Frequently Asked Questions

What is the Manitoba Institute of Agrologists?

The Manitoba Institute of Agrologists is a self-regulatory body. Its main responsibilities are derived from "The Agrologists Act". It regulates the practice of agrology to protect the public.

What is an Agrologist?

An Agrologist is a professional who is a registered member of a provincial institute of grology. Practicing agrology includes "every act, with or without reward, which has as its objective the experimentation with or the giving of advice with respect to the principles, laws or practices relating to the production, improvement, use, processing or marketing of agricultural products, crops or livestock." In Manitoba, only registered members of the Manitoba Institute of Agrologists can legally call themselves as Agrologists.

Agrologists are farmers, right?

Some farmers are Agrologists but farmers are not required to be registered members unless they hold themselves out to be an Agrologist.

Who can become an Agrologist?

There are two categories for full status designation: 1) Professional Agrologist and 2) Technical Agrologist.

An individual who is qualified for registration as a Professional Agrologist has completed one of the following minimum academic education standards:

a. 120 credit hour agricultural sciences degree that include 60 agrology credit hours from a recognized Canadian university; or
b. An equivalent 120 credit hour sciences degree(s) approved by the Admission and Registration Committee that includes 60 agrology credit hours from a recognized university outside of Canada; or
c. Graduate degree(s) in agricultural sciences or equivalent related discipline approved by the Admission and Registration Committee with 60 agrology credit hours from a recognized university.

The minimum academic education standard to qualify for registration as a Technical Agrologist includes completion of any one of the following:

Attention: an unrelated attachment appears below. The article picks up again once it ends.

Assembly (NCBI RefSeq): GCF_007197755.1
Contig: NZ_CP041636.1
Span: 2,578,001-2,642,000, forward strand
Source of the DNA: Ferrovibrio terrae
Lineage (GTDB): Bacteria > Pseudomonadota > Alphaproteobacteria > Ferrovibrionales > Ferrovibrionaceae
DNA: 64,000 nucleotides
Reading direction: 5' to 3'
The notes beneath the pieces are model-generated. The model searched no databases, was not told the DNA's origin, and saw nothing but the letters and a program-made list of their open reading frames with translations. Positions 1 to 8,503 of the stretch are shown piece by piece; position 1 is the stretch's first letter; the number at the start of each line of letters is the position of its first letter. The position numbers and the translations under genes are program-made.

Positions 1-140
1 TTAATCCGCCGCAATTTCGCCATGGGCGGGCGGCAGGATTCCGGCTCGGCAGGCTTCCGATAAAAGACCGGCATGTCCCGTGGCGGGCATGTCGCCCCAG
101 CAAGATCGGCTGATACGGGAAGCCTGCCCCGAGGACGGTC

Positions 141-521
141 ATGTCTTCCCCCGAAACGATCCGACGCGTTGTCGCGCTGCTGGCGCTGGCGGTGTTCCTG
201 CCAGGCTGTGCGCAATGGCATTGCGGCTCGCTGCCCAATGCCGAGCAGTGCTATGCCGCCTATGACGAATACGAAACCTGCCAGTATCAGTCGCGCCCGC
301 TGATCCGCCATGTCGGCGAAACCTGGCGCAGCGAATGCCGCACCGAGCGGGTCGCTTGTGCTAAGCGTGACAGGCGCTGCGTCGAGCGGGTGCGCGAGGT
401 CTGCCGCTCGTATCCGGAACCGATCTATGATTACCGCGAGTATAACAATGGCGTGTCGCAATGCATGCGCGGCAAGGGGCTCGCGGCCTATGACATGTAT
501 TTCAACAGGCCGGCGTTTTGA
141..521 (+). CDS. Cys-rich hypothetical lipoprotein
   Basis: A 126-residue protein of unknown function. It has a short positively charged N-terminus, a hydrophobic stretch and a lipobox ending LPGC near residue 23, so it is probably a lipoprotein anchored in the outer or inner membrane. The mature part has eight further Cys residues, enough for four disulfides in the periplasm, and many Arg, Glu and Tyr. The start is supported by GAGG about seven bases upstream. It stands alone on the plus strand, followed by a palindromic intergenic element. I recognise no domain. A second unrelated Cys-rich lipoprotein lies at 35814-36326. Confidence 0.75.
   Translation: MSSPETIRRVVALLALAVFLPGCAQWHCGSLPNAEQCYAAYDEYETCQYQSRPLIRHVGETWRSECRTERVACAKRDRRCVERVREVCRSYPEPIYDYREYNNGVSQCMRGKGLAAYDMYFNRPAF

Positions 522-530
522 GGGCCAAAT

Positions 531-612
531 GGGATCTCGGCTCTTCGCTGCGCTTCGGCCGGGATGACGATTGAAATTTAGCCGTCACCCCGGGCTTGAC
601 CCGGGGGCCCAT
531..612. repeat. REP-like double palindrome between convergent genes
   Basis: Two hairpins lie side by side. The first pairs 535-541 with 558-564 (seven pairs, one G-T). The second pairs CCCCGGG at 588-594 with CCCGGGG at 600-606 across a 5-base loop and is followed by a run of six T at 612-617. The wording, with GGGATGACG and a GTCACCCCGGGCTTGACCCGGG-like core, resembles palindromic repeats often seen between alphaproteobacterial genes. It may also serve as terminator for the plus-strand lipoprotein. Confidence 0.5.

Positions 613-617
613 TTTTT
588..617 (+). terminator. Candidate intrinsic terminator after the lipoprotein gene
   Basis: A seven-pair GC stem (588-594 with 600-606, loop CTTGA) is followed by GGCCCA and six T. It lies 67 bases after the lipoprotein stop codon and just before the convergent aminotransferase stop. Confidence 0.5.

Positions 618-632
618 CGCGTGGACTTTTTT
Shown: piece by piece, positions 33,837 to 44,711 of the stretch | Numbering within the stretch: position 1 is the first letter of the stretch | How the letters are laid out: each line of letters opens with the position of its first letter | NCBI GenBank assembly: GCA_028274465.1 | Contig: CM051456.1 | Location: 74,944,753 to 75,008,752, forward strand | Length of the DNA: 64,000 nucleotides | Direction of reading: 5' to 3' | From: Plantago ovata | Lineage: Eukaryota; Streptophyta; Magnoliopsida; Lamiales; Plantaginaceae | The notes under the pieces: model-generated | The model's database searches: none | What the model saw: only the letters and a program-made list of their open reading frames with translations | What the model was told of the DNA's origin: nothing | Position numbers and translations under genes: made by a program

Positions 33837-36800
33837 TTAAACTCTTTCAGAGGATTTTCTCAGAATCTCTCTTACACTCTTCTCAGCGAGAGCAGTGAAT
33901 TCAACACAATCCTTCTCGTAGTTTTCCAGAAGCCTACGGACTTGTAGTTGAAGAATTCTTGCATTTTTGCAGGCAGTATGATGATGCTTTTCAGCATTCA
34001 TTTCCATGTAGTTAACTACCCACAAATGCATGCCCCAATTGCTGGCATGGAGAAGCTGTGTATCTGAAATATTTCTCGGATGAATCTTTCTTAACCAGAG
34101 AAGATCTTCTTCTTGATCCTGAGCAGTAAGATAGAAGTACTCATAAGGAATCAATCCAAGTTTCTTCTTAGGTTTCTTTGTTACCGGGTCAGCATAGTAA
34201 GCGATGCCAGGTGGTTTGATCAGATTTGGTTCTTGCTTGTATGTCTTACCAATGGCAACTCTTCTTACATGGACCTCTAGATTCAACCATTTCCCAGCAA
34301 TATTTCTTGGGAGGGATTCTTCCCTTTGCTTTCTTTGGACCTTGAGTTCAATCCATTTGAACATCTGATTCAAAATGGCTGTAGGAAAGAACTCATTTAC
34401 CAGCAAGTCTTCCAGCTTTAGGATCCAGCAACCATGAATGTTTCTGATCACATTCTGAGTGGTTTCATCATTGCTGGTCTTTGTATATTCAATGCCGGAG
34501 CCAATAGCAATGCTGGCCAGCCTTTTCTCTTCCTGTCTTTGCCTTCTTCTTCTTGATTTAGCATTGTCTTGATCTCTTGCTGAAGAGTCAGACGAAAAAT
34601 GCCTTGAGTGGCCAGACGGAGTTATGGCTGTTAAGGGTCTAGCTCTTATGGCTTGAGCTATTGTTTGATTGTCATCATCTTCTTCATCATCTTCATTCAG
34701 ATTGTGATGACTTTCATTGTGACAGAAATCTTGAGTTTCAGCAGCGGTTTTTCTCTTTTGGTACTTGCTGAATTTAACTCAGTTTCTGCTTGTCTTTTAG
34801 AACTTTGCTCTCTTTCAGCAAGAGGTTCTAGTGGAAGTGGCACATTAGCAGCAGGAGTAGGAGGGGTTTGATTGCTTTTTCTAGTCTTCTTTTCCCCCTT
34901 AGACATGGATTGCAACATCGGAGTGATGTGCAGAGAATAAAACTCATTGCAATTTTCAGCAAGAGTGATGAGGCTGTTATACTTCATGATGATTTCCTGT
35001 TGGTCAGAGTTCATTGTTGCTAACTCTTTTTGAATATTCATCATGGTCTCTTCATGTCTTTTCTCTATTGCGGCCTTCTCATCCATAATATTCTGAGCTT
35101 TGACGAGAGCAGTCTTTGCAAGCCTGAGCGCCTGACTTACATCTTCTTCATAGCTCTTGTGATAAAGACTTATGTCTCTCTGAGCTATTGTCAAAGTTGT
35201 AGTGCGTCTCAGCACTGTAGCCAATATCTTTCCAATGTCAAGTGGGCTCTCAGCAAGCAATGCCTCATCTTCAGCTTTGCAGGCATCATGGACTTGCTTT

a. a diploma from an agriculture program or an equivalent diploma program as approved by the Admissions and Registration Committee, or;
b. a diploma from an agriculture program recognized by the Canadian Association of Diploma Agriculture Programs, or;
c. equivalent to above two-year diploma or applied degree as approved by the Admission and Registration Committee that includes a minimum of 60 credits with 45 agrology credit hours related to the “practice of agrology” as defined in "The Agrologists Act".

Are there different kinds of memberships?

There are two categories of registered members--practicing and non-practicing.

Practicing Category

    • Professional Agrologist (P.Ag.)
    •  Technical Agrologist (Tech. Ag.)
    • Agrologist-in-Training

 Non-practicing Category

    • Affiliate: For members eligible for a practicing designation, but who do not wish to practice agrology at the current time.
    • Associate: For members who do not meet the educational requirements for membership, but still wish to be associated with the Institute.

Will becoming a registered member help me find a job?

By becoming an Agrologist and using the appropriate designation, you are indicating to employers and the public that you meet the requirements for professional practice and that you are registered as required by law.

What type of career opportunities are there for an Agrologist?

The career opportunities are many and varied. Not only are there the traditional career areas that have always been part of the agricultural and agri-food industry but there are new areas such as biotechnology, functional foods and nutraceuticals, and quality assurance and food safety.

How many female Agrologists are there?

Female agrologists make up about 25% of the registered membership of the Institute.

Do you need to hire a professional Advisor?

This article may help, "Hiring an Advisor for your Farm".